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Management of hepatocellular carcinoma, an important cause of death in Japanese autoimmune hepatitis patients



Hepatocellular carcinoma (HCC) in autoimmune hepatitis (AIH) was considered rare but is increasing with prolonged prognosis. Its impact on the overall prognosis of AIH is unknown, and treatment has not been established.


To investigate the risk factors and prognosis of HCC in patients with AIH and identify appropriate management strategies.


We studied patients with AIH including background liver disease, sex, age, complications, treatment, response to treatment, liver fibrosis, prognosis, and treatment.


In 131 patients, deaths due to liver failure were more common early after the onset of AIH; however, deaths due to HCC increased gradually. HCC was observed in 12 patients (median age, 70 years; male/female, 4/8; cirrhosis at onset, 11; median time to carcinogenesis, 7 years). Cirrhosis at diagnosis was identified as a risk factor for carcinogenesis in the multivariate analysis (odds ratio, 41.36; p < 0.0001) and cumulative cancer rates were high. Multidisciplinary therapy other than immune checkpoint inhibitors was administered as treatment for HCC. Two of the three patients who used molecular-targeted drugs discontinued the treatment because of adverse events.


HCC is an important cause of death in patients with AIH. Currently available drug therapies are limited and early detection is desirable.

Trial registration

This trial was retrospectively registered in the Ethics Committee of Kagawa University School of Medicine under the identifier 2019 − 238, registered on 4 Feb 2020.

Peer Review reports


Hepatocellular carcinoma (HCC) is the most frequent malignancy among primary hepatic cancers, an important cause of death, and is closely associated with chronic hepatitis. A variety of liver disorders can cause HCC, including viral hepatitis caused by hepatitis C virus (HCV) or hepatitis B virus, primary biliary cholangitis (PBC), autoimmune hepatitis (AIH), alcoholic liver disease, and nonalcoholic fatty liver disease/metabolic dysfunction-associated steatotic liver disease [1, 2]. Among these, HCC in autoimmune liver diseases, such as AIH, is conventionally considered rare [3]. The annual carcinogenic rate of AIH is estimated to be 0.19–0.53%, which is lower than that of viral hepatitis (0.37–4.81%) [1]. However, the carcinogenic rate has been increasing with prolonged prognosis, and has been reported in 5.1% of patients in Japan [4]. However, there are no established treatment recommendations for HCC in patients with AIH, and prognostic studies are scarce.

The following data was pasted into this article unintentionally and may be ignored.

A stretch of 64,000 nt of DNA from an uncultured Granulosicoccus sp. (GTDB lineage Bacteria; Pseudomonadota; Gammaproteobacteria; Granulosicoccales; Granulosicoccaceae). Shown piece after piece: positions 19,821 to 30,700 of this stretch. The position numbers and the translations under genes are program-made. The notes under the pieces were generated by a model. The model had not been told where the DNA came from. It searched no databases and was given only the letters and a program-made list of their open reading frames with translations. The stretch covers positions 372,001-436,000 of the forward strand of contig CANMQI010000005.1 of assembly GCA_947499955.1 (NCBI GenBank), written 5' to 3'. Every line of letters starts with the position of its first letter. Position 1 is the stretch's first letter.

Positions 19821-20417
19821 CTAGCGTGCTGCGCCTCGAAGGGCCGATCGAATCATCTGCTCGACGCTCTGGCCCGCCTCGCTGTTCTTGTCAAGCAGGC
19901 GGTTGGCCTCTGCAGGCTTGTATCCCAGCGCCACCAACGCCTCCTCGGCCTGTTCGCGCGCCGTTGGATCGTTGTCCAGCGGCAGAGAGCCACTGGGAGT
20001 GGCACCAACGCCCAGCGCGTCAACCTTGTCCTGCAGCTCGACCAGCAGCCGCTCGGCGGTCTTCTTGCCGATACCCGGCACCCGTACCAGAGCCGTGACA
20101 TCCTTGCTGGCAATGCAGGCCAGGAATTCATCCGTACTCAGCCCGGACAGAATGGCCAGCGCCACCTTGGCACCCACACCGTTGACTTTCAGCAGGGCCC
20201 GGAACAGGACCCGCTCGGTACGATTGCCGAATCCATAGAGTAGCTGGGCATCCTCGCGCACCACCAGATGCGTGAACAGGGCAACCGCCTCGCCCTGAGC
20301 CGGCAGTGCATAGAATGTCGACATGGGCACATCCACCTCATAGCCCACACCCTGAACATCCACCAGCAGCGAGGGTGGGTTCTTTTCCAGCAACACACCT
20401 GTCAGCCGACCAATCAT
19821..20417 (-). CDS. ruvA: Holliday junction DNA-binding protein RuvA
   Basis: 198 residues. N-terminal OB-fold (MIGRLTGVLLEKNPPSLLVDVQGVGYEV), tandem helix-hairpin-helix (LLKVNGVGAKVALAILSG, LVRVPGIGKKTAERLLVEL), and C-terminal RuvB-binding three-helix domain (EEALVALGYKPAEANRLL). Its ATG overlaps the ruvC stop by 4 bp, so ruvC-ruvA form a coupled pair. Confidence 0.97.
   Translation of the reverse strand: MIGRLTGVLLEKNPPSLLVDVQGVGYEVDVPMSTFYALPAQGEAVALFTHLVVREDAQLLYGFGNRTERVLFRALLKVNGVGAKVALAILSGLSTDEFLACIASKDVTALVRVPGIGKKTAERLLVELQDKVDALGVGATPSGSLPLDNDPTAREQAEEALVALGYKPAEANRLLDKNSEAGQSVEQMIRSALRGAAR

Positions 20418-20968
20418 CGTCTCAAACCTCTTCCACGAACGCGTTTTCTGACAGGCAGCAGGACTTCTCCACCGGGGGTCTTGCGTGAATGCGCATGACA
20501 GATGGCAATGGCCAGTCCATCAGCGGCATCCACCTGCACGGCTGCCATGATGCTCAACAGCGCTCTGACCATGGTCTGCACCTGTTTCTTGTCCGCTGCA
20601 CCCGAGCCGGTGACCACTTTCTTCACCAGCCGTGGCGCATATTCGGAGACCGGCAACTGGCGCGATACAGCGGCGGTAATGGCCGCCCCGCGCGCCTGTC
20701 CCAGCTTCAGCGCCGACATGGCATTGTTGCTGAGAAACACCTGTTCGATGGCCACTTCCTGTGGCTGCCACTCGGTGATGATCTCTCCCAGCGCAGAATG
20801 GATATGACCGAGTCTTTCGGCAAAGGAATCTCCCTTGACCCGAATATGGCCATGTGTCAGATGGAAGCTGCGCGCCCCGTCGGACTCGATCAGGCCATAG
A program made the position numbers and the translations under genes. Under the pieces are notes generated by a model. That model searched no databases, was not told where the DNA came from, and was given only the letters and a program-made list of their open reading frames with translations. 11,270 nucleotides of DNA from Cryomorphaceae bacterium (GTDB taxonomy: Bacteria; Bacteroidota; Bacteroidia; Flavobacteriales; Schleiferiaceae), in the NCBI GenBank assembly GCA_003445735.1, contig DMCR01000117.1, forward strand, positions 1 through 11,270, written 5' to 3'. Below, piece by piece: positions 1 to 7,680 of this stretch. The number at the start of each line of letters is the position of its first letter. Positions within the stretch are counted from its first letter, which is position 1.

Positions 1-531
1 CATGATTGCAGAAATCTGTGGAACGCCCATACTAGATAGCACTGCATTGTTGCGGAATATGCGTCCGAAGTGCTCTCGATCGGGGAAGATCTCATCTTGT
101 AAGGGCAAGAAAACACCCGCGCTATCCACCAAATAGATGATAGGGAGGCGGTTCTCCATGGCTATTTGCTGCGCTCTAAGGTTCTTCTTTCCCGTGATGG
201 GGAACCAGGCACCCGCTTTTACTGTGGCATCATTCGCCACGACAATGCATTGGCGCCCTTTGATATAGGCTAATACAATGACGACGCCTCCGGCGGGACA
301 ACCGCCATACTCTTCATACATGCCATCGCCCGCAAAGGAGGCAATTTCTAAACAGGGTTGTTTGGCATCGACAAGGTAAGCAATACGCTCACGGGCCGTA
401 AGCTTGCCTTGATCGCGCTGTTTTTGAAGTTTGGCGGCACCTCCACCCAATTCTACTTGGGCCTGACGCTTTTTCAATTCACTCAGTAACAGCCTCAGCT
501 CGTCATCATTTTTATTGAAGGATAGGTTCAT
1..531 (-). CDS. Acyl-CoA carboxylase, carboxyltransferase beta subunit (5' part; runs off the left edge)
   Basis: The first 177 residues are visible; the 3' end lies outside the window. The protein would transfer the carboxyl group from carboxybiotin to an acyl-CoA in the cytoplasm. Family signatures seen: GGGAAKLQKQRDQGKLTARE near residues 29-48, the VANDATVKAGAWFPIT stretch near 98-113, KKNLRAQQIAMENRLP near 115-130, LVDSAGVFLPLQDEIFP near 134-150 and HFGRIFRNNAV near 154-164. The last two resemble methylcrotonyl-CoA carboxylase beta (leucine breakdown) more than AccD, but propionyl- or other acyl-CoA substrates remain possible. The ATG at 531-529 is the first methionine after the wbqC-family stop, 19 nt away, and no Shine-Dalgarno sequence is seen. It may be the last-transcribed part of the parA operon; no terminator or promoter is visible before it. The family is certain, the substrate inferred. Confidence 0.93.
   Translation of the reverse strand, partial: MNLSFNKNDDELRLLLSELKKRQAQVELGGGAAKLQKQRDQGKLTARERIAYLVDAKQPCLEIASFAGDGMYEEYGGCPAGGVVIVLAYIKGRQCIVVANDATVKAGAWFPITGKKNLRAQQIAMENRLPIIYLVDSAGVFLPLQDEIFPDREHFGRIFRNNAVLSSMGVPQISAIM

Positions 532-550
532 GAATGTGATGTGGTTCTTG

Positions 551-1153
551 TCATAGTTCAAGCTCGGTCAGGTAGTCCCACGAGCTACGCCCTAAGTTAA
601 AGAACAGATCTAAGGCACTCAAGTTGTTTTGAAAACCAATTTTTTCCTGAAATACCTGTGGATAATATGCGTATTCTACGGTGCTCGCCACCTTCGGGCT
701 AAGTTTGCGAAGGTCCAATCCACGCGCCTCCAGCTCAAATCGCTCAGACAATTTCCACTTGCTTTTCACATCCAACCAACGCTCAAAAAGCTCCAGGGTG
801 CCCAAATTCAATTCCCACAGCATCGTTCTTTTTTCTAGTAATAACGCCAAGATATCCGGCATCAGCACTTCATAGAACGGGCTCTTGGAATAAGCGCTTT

Immune checkpoint inhibitors, which are currently the central role in the treatment of HCC, are not recommended for patients with concomitant autoimmune diseases [5] and have not been studied in autoimmune liver diseases, limited to a few case reports on PBC [6] and no case reports on AIH.

This study retrospectively examined the carcinogenic factors, treatment, and prognosis in patients with AIH and examined the current appropriate management of HCC in AIH.


Clinical characteristics

In this study, 131 patients with AIH were enrolled and clinically analyzed. A flowchart of the patient selection process is illustrated in Fig. 1. The patients were classified according to whether they developed HCC during the observation period. The baseline patient characteristics are shown in Table 1. The following were the clinical characteristics of the study population: AIH/AIH-PBC: 87/44 cases, median age: 64 (52–71) years, male/female: 19/112 cases, median observation period: 1287 (256–3477) days, steroid use: 72 cases (55%), immunosuppressive drug use: 12 cases (9.2%), history of viral hepatitis: nine cases (6.9%) (active viral hepatitis or hepatitis on antiviral therapy: none), cirrhosis at diagnosis in 36 cases (27.5%), fatty liver at diagnosis in 37 cases (28.2%), diabetes mellitus at diagnosis in 19 cases (14.5%), body mass index > 25 at diagnosis in 38 cases (29.0%), history of blood transfusion in six cases (4.6%), history of alcohol consumption in 16 cases (12.2%), complicated gastroesophageal varices in 14 cases (10.7%), and HCC carcinogenesis in 12 cases (9.2%). There were 34 patients (26.0%) whose alanine transaminase (ALT) levels did not normalize after 1-year (ALT, 30 IU/L<) and 25 patients (19.1%) whose immunoglobulin G (IgG) levels did not normalize after 1 year (IgG, 1700 mg/dL<). Further, 27 cases (20.6%) had a high FIB-4 index (2.67≤) 1 year after diagnosis.

Fig. 1
figure 1

Flowchart of participants. AIH, autoimmune hepatitis; PBC, primary biliary cholangitis

Table 1 The baseline patient characteristics and risk factors for hepatocellular carcinoma

Overall survival and cause of death in patients with AIH

The 1-year, 5-year, and 10-year survival rates of patients with AIH were 96.6%, 91.6%, and 85.6%, respectively. The median survival time (MST) was not achieved. In the group with liver cirrhosis, the 1-year, 5-year, and 10-year carcinogenic rates were 12.5%, 25.0%, and 75.0%, respectively. In the group without cirrhosis, one case of HCC was observed after 10 years (Fig. 2).

Fig. 2
figure 2

Carcinogenic rate of autoimmune hepatitis patients with or without liver cirrhosis. In the group with liver cirrhosis (LC), the 1-year, 5-year, and 10-year carcinogenic rates were 12.5% and 25% and 75% respectively. In the group without LC, one case of HCC was observed after more than 10 years. Three patients with hepatocellular carcinoma at the onset of AIH were excluded. LC, liver cirrhosis